11 May 2017


I beg to remind you that, in as couple of days, the Fatima centenary will be under way. I wrote the following last October.

The Fatima visionaries, poor little peasant mites, are unlikely to have known this; but, in the first millennium, May 13 was sometimes a festival of our Lady within the Roman Rite. To me, who incline to share S John Paul's view that in the workings of Providence there are no coincidences, this seems interesting.

This is how it happened. In 609, Pope S Boniface IV dedicated the old Roman Pantheon, built originally by Marcus 'Actium' Agrippa but subsequently rebuilt after a fire, as the Church of Sancta Maria ad Martyres. He did this in collaboration with the emperor Phocas ... not an altogether nice chap, but possibly the last emperor, I think, not to use the style Basileus; it had thus taken more than six centuries to dissipate the old Roman gut sentiment which animated Brutus and his associates, to the effect that no-one in Rome ought to deem himself Rex ... but I'm rambling again ...

Phocas donated an Ikon of our Lady which is still enthroned above the Altar of that Church; and the relics of many of the martyrs were disinterred and brought into the church; hence its name. This was the period when Marian Ikons, and relics of Saints, used to be processed round the wall of Constantinople when barbarian enemies appeared on the scene; I rather suspect that  Pope S Boniface had in mind to construct a defensive powerhouse in Old Rome rather than merely to stimulate pious devotion. Pre-modern, and particularly First Millennium, Christianity has a very practical and down-to-earth side to it. Possibly Pope and Emperor may even have had in mind the idea that, just as Actium had (according to the Augustan PR machine) saved Rome, so the Theotokos and the Martyrs might do the same in their own day.

In the early centuries of the English Church, this festival on May 13 seems to have been important. The Leofric Missal, the Altar Book of the early Archbishops of Canterbury, based on texts brought to England by S Augustine, includes it and, interestingly, demonstrates the continuing relevance of this festival by including in the text later scribal additions and adaptations. Perhaps the Church of S Mary in Canterbury emulated the mother church in Rome. Something similar appears to have happened in Exeter (to which the Leofric Missal was later taken), where a Saxon church of Sancta Maria ad Martyres lay, I think, West of the present Cathedral and on the same axis.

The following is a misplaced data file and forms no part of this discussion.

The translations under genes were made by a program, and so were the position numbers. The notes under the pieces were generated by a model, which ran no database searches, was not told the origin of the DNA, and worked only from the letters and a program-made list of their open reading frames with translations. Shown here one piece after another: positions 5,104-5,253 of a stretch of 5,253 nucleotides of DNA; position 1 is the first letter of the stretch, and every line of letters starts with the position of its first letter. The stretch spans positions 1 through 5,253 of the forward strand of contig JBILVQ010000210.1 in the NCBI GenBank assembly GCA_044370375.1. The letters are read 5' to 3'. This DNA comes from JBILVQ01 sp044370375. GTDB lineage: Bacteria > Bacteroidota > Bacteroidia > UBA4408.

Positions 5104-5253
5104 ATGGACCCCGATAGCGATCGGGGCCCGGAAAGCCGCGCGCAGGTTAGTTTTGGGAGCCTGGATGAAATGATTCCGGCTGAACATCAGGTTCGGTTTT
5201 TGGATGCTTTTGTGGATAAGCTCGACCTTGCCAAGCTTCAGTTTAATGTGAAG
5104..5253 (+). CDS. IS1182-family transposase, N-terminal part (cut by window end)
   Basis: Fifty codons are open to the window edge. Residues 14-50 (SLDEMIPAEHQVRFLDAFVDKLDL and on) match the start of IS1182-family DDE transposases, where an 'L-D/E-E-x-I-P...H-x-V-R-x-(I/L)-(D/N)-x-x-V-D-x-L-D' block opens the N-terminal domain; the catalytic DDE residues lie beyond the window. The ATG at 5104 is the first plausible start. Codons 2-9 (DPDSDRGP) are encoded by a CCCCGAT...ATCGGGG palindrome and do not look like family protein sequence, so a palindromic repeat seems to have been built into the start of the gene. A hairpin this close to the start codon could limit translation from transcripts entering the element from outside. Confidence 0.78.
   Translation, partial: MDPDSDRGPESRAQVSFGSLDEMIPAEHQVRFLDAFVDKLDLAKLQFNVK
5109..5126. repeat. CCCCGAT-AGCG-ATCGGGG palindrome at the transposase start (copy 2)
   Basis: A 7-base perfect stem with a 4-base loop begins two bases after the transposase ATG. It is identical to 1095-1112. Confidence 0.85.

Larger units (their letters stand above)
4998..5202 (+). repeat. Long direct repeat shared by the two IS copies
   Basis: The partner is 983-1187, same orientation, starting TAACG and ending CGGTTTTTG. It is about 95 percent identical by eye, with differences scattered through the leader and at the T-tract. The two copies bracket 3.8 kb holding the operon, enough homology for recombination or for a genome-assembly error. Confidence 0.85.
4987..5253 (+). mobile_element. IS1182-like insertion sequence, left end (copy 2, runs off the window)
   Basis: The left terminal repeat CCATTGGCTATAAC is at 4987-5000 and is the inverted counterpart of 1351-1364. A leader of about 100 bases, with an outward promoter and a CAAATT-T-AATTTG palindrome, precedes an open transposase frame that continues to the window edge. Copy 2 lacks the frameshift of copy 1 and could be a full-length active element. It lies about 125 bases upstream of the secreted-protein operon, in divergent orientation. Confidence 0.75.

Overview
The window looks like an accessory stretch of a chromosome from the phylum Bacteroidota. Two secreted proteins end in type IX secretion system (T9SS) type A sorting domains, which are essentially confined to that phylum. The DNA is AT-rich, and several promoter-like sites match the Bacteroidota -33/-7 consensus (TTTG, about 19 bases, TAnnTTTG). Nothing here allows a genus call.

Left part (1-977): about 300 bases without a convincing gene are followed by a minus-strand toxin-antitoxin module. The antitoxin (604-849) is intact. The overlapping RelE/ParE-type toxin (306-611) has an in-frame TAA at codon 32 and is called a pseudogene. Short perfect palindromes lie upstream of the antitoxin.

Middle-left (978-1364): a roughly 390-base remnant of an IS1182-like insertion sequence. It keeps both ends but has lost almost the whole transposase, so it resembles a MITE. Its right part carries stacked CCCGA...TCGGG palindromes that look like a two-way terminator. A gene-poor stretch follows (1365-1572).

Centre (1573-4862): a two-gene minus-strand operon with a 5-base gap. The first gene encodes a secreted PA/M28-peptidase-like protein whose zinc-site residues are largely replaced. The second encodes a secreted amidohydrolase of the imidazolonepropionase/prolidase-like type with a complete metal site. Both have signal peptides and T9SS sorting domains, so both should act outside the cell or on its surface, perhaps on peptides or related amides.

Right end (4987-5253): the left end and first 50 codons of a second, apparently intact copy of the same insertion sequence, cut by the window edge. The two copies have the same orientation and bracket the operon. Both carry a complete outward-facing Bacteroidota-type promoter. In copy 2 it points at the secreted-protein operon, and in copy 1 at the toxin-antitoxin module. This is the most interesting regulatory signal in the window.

I am sure that the significance of the Martyrs will have struck readers. The Third Secret of Fatima is full of the theme of Martyrs and Martyrdom; indeed, we are still living in an Age of Martyrs which rivals any earlier such age. I would draw the attention of those who do not know it to the official CDF documentary collection of 2000, The Message of Fatima, and especially to the fine and elegant exposition by Cardinal Ratzinger. To which I return on Saturday.

Sancta Maria ad Martyres, ora pro nobis.


Sprouting Thomas said...

"...no-one in Rome ought to deem himself Rex"

Wouldn't Rex Sacrorum be a really nice style for a classicizing Pontiff, say an Urban IX, to adopt? It would be a thing unashamedly cultic and sacrificial, it would affirm precedence over the other pontiffs - at the same time it would have a kind ironical humility, as a memento of lost temporal power. Moreover, the genitive is limiting, isn't it: the Vicar of Christ is given some of His kingship - if only when he stands before the altar?

If, as a bonus, the torpid Quirites are moved to regrow some civic spirit, riot and shout:
"...waving our red weapons o'er our heads,
Let's all cry 'Peace, freedom and liberty!'"

...then so much the better! O utinam ours were a Church in which we were allowed to dig random bits and bobs out of someone else's distant past and stick them on with delicious rabbit-skin gesso.

Dr. Eric said...

Fr. Hunwicke,

Are you aware of any ancient Feast of Our Lady on the 7th or 13th of October that had fell into obscurity before Lepanto or The Miracle of the Sun?

William Tighe said...

The Emperor Heraclius adopted the title in 629 or 630, in the form Basileus basileuon after the defeat of the Persians in a war which had raged since 602, so he was clearly adopting a version of the Sassanid Persian rulers' title Shahanshah (Old Persian Khšāyathiya Khšāyathiyānām or Middle Persian Šāhe Šāhān ), "King of kings." Soon, however, the standard Byzantine form of the imperial title became Basileus kai Autokrator , "King and Emperor," which it remained, so far as I know, ever thereafter.

Marco da Vinha said...

May 13th was an important feast day for the Patriarchate of Lisbon, and at the time Fátima was part of the Patriarchate.
Liturgical Providence, as Discussed. Kirby OSB would say.

Banshee said...

Wasn't May 13th the original All Saints Day, also thanks to the date of the Pantheon's reeducation as a church?

Hans Georg Lundahl said...

13 of october was "vigil of" a day we call "14 of october", which by the 13 day lag was in Russia 1st of october - Protection of the Theotokos.

Byzantium was protected against Slav invaders who fled when seeing a Lady protect the City - and the feast is more popular with Slavs than with Greeks.

Marco da Vinha said...

Dr. Eric: the last apparition was on a Saturday. Liturgical Providence yet again ;-)

Hans Georg Lundahl said...

Since a question was asked about Lepanto day, October 7 was St Bridget's day, still is in Sweden, till she moved over to October 8, in order to make room for Our Lady of the Rosary.

Dr. Eric said...

Not thinking of The Julian Calendar, I forgot about the Feast of The Protection of The Theotokos. Thank you for reminding me.

Dr. Eric said...

I wasn't aware of that either. Once again, there are no coincidences.